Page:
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     Volume 5 Issue 84 | March 3, 2006 |

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The Good the Big and the Outrageous

Ours is a small country with an even smaller road network. However, that does not stop us from buying lots of cars and taking them to the streets to create ever-growing traffic jams. In the last couple of years, we have seen a huge number of car manufacturers offering their brand new wares on the market. Each car is tailor made for a particular environment. So what does the market have in store for you?

The Good
Good means practical, frugal and reliable. In some cases good also stands for boring. Oh well, you cannot have everything. So who would need such cars? Considering skyrocketing oil prices, most would-be car owners want vehicles that do not guzzle up too much fuel.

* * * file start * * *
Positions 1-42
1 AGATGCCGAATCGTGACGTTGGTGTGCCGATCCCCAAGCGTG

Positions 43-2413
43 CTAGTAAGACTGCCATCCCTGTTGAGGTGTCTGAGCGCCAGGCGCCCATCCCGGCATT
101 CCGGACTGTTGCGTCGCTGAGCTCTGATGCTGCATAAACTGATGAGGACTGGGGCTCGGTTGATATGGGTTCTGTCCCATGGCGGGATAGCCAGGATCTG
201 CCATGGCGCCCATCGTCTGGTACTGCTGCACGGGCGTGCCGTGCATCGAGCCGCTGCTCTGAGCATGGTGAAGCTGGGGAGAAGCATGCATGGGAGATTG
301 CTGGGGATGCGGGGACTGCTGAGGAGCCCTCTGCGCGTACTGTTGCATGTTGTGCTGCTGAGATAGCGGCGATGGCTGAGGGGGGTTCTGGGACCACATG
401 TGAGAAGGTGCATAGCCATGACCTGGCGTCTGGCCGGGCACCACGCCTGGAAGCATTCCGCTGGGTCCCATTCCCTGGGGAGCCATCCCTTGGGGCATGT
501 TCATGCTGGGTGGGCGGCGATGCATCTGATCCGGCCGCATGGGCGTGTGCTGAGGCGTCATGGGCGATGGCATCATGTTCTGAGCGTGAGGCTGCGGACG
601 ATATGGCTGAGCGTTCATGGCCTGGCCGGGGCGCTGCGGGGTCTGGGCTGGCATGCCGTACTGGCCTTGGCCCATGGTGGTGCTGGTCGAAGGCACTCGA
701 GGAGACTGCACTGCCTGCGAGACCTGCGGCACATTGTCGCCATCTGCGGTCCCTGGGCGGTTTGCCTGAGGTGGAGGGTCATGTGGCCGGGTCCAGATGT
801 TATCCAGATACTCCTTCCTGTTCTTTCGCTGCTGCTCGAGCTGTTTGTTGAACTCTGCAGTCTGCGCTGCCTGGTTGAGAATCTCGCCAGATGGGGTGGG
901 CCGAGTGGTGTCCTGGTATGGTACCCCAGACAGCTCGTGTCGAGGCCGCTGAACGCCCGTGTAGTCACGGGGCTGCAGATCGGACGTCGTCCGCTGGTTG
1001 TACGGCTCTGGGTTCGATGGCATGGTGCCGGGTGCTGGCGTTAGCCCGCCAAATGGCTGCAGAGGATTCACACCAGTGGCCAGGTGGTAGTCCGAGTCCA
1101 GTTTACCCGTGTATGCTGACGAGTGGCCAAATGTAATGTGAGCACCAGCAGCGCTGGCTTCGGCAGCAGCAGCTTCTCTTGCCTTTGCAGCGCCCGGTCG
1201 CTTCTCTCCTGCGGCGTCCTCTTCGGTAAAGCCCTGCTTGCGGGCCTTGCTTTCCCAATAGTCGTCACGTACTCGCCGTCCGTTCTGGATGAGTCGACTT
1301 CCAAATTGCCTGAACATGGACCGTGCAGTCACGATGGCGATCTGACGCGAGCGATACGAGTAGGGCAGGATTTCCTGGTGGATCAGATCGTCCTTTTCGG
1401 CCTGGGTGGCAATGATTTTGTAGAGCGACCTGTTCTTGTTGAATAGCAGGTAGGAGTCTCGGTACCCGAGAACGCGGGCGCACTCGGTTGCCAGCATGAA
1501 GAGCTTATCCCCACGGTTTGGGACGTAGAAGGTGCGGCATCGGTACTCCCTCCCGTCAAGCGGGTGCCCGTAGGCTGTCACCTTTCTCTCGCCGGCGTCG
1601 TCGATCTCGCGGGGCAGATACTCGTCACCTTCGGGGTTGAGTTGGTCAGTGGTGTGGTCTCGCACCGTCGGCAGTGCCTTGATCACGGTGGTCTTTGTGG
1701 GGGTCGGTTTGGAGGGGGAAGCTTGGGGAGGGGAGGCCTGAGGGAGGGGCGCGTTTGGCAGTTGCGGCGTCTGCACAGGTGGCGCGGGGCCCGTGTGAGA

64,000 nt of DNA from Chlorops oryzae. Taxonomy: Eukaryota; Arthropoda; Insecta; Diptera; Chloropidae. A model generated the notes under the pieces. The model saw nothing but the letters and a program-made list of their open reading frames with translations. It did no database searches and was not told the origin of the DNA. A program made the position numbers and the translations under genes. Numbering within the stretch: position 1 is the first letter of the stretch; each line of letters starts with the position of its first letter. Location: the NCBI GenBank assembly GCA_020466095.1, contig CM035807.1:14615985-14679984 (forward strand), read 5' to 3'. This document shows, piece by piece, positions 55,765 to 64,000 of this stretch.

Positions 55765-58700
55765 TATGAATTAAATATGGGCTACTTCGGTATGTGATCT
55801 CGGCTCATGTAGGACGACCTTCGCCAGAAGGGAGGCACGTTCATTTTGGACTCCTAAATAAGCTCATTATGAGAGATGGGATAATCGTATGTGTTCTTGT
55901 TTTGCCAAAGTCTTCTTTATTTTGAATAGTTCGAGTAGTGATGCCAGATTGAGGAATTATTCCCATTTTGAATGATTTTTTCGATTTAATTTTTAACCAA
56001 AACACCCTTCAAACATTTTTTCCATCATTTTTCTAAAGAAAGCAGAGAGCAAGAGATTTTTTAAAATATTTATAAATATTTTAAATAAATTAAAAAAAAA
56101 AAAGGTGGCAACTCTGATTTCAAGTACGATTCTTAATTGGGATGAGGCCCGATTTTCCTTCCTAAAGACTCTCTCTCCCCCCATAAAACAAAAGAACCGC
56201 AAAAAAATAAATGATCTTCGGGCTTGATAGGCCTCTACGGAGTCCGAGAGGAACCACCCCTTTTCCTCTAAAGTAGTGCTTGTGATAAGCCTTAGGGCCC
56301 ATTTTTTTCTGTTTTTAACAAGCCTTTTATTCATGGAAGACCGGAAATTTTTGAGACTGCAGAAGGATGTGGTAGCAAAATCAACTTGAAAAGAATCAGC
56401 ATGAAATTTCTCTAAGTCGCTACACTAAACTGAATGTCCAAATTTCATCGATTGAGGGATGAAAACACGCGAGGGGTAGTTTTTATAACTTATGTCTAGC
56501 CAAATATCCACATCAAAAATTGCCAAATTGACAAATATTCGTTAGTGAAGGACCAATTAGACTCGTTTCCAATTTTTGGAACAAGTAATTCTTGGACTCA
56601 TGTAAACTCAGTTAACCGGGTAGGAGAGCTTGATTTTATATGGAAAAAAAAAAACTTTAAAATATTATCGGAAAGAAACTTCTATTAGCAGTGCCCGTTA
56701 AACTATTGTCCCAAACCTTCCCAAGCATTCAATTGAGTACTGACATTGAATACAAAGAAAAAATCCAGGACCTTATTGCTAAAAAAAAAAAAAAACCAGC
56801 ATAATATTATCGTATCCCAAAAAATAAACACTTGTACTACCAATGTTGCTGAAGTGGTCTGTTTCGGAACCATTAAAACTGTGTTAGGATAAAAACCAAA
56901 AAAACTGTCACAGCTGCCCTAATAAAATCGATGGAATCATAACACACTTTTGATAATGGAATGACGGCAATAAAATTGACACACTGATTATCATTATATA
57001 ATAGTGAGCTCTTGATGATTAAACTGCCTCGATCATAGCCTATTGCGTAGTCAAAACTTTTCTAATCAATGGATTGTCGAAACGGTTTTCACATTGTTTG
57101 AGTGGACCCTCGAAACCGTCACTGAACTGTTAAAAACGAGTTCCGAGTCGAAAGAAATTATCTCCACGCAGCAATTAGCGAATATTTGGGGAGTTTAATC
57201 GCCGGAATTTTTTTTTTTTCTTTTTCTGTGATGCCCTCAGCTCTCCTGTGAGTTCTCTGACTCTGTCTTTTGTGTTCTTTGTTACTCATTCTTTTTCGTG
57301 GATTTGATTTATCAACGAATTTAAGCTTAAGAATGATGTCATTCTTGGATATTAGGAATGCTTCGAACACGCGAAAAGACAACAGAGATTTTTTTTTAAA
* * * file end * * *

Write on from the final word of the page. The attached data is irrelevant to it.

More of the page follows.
Nothing can beat small cars with small engines when it comes to fuel efficiency. Entry-level contenders include Suzukis assembled in India. The cheapest and smallest is the Maruti Suzuki 800, a wheezy 800cc that can be termed the most basic car available. Fit and finish are rather poor but with these types of cars you don't really worry too much about squeaks and rattles. They are cute looking cars, with shiny cheap interior plastic and dashboard graphics that resembles an arcade game console. Then there is the slightly bigger engined Alto, Zen and Wagon R by the same company. These have a little bit more power but that's about it. They are also a little lightweight, which makes them vulnerable to our pot-holed, badly maintained city roads. This makes maintenance costs run higher than usual. Then there is the Tata Inidca which is a better car for value despite costing a little more. The advantage is that the Indica is offered with a diesel variant. All these are offered only with manual transmissions that provide more fuel savings than an automatic transmission. But that's what you want a small car for isn't it? Reconditioned car salesmen would like to tell you otherwise.